Bill Ackman’s Valeant chapter is finally coming to a painful close.
The activist hedge fund manager has sold off his position in the embattled pharma, sources told CNBC on Monday, and while he’s not immediately vacating his spot on the company's board, he won’t seek re-election, either. His 27.2 million shares reportedly went for about $11 a pop—about $300 million all told—and Valeant’s stock headed south by as much as 9% on the news.
While it's unclear exactly when Ackman sold his stake, Bloomberg figures his losses on the shares he owned last year may have totaled $2.8 billion—with overall losses potentially coming in much, much higher.
But the way Ackman sees it, his Valeant holding wouldn't "move the needle" for his fund, Pershing Square Capital Management, even if the stock "doubled from here," he told the news service. Valeant shares closed Monday at $12.11, down from a record high of $263.81 in August 2015.
As Wells Fargo analyst David Maris figures, the move could mean more bad news for the company is on the way. "Some would argue that as an insider, Pershing Square has a better vantage point from which to judge the current challenges and prospects for Valeant," he wrote in a Monday note to clients. "... We believe investors would consider this as a sign that the next several years may not represent a major turnaround for the company."
After starting out as teammates at the M&A table with Valeant's then-CEO J. Michael Pearson, Ackman and the drugmaker have had a stormy couple of years. The relationship started to go downhill in November 2014, when the pair lost their hostile takeover target Allergan to white knight Actavis, and, as a show of faith, Ackman upped his Valeant stake—and then upped it again.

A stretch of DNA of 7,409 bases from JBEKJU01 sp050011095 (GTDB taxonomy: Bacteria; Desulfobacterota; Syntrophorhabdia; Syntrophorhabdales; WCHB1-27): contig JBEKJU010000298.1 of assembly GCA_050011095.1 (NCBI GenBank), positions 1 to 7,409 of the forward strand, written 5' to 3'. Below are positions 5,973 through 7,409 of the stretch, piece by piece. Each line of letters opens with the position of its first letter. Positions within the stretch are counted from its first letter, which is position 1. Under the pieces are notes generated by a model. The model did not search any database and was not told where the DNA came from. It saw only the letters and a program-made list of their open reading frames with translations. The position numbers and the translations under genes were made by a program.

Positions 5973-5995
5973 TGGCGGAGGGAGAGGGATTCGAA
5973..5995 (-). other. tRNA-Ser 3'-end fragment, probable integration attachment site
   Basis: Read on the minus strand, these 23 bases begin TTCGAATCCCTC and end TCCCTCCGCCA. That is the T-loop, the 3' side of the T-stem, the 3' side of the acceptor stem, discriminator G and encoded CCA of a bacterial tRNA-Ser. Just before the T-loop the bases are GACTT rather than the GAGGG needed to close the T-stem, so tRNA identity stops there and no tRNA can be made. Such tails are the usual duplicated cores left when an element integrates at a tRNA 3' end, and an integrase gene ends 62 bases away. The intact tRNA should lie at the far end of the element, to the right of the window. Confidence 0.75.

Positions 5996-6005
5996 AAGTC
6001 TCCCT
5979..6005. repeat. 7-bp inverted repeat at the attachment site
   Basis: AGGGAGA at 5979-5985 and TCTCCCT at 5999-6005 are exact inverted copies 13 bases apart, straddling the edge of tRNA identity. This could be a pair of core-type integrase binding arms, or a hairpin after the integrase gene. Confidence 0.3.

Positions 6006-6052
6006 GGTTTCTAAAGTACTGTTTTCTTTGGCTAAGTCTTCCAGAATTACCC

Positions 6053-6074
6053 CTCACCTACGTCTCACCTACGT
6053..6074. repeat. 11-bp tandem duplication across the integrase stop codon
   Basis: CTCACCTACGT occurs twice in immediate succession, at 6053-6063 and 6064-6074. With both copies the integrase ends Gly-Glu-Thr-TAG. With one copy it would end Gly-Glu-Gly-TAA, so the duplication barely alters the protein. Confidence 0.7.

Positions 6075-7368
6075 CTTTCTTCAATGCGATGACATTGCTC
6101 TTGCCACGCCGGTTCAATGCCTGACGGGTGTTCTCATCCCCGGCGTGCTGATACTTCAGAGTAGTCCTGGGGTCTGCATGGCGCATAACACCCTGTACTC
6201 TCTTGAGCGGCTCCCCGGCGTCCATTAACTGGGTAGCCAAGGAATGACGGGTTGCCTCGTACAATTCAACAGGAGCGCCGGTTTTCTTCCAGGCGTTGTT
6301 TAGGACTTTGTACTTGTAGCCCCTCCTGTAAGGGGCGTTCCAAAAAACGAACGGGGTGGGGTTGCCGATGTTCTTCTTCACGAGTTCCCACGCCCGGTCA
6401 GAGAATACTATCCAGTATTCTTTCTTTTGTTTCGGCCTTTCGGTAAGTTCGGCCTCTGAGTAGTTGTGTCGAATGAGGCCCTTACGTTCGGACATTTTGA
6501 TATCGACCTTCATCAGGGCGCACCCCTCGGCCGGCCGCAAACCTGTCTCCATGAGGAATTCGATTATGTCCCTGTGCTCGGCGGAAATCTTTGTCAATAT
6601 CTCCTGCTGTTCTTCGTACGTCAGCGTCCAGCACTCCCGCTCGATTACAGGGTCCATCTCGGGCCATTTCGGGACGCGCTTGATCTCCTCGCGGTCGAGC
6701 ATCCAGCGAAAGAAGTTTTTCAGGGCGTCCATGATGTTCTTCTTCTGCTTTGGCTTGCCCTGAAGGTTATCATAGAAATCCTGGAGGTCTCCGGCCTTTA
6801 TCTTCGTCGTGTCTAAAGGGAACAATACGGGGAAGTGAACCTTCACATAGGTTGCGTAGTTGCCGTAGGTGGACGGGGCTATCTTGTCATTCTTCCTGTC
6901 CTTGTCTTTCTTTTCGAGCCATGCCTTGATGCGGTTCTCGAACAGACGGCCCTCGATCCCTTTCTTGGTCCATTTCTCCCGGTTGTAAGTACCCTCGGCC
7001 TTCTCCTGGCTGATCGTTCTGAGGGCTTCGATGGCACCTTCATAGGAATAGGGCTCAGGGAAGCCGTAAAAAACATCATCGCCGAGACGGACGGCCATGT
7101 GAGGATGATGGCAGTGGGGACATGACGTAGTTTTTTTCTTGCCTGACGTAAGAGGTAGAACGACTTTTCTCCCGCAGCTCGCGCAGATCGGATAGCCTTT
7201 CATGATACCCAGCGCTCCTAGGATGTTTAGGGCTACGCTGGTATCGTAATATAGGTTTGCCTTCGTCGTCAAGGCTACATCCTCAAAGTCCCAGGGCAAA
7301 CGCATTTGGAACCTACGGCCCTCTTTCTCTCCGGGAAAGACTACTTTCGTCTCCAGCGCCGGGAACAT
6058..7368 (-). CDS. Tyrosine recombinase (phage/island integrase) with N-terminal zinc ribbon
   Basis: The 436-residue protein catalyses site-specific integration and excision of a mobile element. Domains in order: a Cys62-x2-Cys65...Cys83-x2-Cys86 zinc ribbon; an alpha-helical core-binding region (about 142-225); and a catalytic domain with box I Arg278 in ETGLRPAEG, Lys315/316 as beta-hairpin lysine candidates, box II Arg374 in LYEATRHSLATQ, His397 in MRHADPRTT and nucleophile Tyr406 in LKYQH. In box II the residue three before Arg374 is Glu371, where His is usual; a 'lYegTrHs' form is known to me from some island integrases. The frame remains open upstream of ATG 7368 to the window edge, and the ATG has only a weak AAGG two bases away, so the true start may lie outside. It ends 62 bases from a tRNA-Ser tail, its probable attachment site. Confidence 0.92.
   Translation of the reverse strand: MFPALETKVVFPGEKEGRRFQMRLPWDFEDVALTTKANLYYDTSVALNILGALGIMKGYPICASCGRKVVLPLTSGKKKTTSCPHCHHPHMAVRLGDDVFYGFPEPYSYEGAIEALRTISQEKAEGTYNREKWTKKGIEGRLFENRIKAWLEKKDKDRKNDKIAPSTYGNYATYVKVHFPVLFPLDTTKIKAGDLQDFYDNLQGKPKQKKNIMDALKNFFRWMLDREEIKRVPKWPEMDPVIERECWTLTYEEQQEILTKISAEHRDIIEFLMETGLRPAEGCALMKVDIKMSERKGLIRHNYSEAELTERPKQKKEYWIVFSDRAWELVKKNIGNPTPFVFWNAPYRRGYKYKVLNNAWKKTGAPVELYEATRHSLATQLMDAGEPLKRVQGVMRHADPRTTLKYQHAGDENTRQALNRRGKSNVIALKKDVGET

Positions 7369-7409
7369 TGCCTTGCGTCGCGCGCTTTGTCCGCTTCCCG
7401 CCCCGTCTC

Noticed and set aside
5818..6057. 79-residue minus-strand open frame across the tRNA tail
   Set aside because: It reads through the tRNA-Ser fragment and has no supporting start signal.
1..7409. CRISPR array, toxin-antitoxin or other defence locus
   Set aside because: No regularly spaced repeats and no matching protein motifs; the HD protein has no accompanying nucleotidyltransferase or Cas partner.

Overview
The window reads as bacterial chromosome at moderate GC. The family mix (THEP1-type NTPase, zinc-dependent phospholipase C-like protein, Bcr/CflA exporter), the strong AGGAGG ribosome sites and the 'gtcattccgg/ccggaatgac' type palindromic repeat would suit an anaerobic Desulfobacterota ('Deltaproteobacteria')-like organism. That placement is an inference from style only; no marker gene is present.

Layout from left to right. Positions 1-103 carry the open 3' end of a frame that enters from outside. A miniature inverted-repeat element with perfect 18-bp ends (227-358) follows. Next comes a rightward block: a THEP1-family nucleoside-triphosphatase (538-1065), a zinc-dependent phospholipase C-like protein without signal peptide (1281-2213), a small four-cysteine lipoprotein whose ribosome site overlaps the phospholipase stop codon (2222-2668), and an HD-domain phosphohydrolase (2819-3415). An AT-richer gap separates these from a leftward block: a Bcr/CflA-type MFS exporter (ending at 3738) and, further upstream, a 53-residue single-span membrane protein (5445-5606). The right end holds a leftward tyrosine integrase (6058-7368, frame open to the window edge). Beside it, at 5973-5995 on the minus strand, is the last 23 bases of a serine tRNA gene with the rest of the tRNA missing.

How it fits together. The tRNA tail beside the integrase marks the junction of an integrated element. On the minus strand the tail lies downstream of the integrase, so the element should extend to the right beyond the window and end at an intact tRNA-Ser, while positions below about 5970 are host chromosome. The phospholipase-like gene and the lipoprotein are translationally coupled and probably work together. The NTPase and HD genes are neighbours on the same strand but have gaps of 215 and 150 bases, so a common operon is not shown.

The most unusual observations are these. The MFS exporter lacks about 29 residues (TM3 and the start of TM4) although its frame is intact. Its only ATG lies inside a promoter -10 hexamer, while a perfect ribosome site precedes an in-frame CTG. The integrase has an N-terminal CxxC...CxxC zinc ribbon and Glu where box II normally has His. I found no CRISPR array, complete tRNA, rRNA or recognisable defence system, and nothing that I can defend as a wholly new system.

Those moves would only worsen the sting later, when Valeant ran into political pricing pushback, channel-stuffing allegations and a host of other problems. Eventually, things got so bad that Ackman put one of his own—Pershing Square Vice Chairman Steve Fraidin—onto the board, and then joined it himself after serious debt default concerns laid into shares once again.
But despite a whole lot of talk from Ackman and Valeant’s new execs, led by skipper Joseph Papa, the company hasn’t made much progress. While it’s managed to sell off a couple of assets to drum up much-needed cash, it’s also still plagued by turnover issues, suffering sales and myriad government investigations. Plus, Ackman's quiet-period appearance at an investor meeting last year hasn't helped Valeant overcome its shady reputation.
All told, Valeant was little more than "one very big mistake," as Ackman put it to CNBC last summer—and one that cost him and his investors dearly.
For now, the two won’t be able to completely part ways, though. They’re still partnered up on at least one thing: a multimillion-dollar agreement to split the legal fees they incurred battling an insider-trading lawsuit from their days chasing an Allergan deal.
Editor's note: This story has been updated with analyst comments.